Yes, Claude Lévi-Strauss is still alive and will celebrate his 100th birthday in a few weeks.
Beyond his well-known scholarly accomplishments, I think I can say without fear of contradiction that Professor Lévi-Strauss' personal longevity is a testament to the positive benefits of the pursuit of structural anthropology on long life and good health. Just carrying around his four-volume, 2200 page oeuvre, "Mythologiques" will improve your muscle tone and cardiovascular capacity.
In his Times Literary Supplement article (available here), Patrick Wilcken notes that Lévi-Strauss' three dimensional approach to myth analysis is like a Klein bottle:
"Mathematically generated, but with an organic feel, the Klein bottle’s bulbous, undulating form is self-consuming and conceptually difficult to grasp. It has no true inner or outer surfaces. Like Lévi-Strauss’s oeuvre, it eternally feeds back through itself."
What Wilcken is referring to is the recursive nature of Lévi-Strauss' technique. A myth cannot be understood by itself, but only as part of the complete body of a culture's mythology. According to Lévi-Strauss, such an analysis is necessary because the reasoning taking place within a myth defies what we understand as logic. It is not linear thinking, but rather a metaphoric leap of faith that finds connections where there aren’t any and achieves the reconciliation of the irreconcilable.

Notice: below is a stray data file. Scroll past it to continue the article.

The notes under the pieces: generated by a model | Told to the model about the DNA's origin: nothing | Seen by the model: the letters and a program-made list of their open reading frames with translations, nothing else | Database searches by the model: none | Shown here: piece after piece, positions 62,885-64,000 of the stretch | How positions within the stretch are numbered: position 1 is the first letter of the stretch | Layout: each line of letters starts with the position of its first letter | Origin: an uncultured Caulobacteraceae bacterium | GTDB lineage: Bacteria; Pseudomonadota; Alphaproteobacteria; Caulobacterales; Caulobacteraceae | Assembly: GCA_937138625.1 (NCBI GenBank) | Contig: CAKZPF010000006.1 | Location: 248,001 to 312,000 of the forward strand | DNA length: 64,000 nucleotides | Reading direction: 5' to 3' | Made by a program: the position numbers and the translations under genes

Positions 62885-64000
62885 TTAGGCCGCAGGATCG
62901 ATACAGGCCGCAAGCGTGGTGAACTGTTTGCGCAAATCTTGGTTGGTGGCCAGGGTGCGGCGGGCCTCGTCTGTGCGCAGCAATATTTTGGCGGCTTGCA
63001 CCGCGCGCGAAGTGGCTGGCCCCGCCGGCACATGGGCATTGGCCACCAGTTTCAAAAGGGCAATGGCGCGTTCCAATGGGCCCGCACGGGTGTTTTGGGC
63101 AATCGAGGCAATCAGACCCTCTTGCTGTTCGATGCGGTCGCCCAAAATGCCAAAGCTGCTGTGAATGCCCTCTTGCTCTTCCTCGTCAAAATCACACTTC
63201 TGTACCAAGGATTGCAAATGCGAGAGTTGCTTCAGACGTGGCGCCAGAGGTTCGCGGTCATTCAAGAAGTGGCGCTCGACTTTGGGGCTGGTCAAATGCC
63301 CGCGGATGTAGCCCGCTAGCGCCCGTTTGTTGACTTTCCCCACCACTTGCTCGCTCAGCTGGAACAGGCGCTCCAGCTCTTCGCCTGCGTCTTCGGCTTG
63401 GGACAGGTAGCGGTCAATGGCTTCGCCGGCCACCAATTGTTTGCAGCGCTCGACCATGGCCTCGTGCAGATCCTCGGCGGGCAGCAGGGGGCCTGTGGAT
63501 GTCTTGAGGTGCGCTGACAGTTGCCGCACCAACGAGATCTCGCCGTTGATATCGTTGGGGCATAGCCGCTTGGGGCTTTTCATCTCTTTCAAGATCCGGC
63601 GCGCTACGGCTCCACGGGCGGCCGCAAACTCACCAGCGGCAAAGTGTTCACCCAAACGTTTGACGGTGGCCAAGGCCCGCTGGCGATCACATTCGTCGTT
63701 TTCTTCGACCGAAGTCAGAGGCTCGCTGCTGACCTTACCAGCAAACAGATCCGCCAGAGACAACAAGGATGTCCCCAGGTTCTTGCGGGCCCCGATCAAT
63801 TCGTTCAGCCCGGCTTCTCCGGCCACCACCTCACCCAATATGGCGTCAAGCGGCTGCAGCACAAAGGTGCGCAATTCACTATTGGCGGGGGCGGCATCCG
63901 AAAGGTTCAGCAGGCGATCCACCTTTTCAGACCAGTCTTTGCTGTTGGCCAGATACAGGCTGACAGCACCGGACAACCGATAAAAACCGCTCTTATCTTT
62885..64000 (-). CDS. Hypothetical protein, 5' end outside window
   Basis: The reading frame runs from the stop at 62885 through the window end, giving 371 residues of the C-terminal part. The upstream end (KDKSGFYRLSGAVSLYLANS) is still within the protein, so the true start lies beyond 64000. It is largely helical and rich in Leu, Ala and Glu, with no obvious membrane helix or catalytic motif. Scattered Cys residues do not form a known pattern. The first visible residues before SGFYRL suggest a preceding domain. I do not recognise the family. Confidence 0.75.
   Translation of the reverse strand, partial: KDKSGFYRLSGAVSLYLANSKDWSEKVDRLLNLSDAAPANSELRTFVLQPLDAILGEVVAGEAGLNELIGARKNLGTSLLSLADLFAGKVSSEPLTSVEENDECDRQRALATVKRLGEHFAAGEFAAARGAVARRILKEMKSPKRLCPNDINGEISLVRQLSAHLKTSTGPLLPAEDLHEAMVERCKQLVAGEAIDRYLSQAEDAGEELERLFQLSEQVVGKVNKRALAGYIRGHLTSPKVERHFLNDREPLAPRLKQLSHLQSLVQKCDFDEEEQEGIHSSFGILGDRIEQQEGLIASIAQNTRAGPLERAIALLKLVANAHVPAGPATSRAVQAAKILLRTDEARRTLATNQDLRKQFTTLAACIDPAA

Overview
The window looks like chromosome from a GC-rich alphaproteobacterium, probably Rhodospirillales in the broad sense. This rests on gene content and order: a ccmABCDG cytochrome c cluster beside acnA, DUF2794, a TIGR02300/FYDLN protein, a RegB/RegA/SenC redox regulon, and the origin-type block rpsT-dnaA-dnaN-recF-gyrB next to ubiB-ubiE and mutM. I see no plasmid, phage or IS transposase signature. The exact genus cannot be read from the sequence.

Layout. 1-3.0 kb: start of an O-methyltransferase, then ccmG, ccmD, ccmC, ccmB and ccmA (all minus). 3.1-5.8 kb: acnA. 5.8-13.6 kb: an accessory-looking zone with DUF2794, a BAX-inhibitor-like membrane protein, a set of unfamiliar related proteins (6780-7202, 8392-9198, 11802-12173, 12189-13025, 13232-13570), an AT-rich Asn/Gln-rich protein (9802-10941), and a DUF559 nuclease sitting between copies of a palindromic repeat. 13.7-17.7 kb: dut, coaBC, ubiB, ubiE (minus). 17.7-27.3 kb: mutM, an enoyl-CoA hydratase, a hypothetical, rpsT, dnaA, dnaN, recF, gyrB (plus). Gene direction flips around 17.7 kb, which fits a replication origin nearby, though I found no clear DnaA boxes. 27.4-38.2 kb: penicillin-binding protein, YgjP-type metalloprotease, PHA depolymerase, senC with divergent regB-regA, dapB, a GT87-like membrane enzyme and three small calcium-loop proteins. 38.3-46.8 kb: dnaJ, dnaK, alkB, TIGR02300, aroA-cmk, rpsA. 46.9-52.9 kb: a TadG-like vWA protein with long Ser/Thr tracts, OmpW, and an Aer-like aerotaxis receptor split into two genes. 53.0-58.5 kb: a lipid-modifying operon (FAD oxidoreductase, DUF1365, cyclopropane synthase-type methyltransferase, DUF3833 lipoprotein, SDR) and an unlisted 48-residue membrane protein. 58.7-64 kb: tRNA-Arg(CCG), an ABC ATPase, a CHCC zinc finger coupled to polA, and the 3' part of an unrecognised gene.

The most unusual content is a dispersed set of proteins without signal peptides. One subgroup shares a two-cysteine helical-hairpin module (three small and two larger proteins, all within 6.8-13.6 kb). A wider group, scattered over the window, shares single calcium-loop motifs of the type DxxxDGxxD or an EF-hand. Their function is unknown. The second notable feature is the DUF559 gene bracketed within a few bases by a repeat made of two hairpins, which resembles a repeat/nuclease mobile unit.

The Klein bottle may be an apt metaphor for the recursive nature of Lévi-Strauss' technique. I like better his other metaphor of mythology as a culture's musical score of which we only see a bar at a time and which we must reassemble in complete "musical notation" form to fully grasp.
Lévi-Strauss' work came at a time when anthropologists in general were abandoning the belief of James George Frazer and the other pioneering anthropologists that pre-literate peoples were somehow more primitive, more childlike or less intellectually capable than modern man. His attempts to define the structures of aspects of pre-literate societies demonstrated a complexity of thought and a subtlety of mind equal to our own.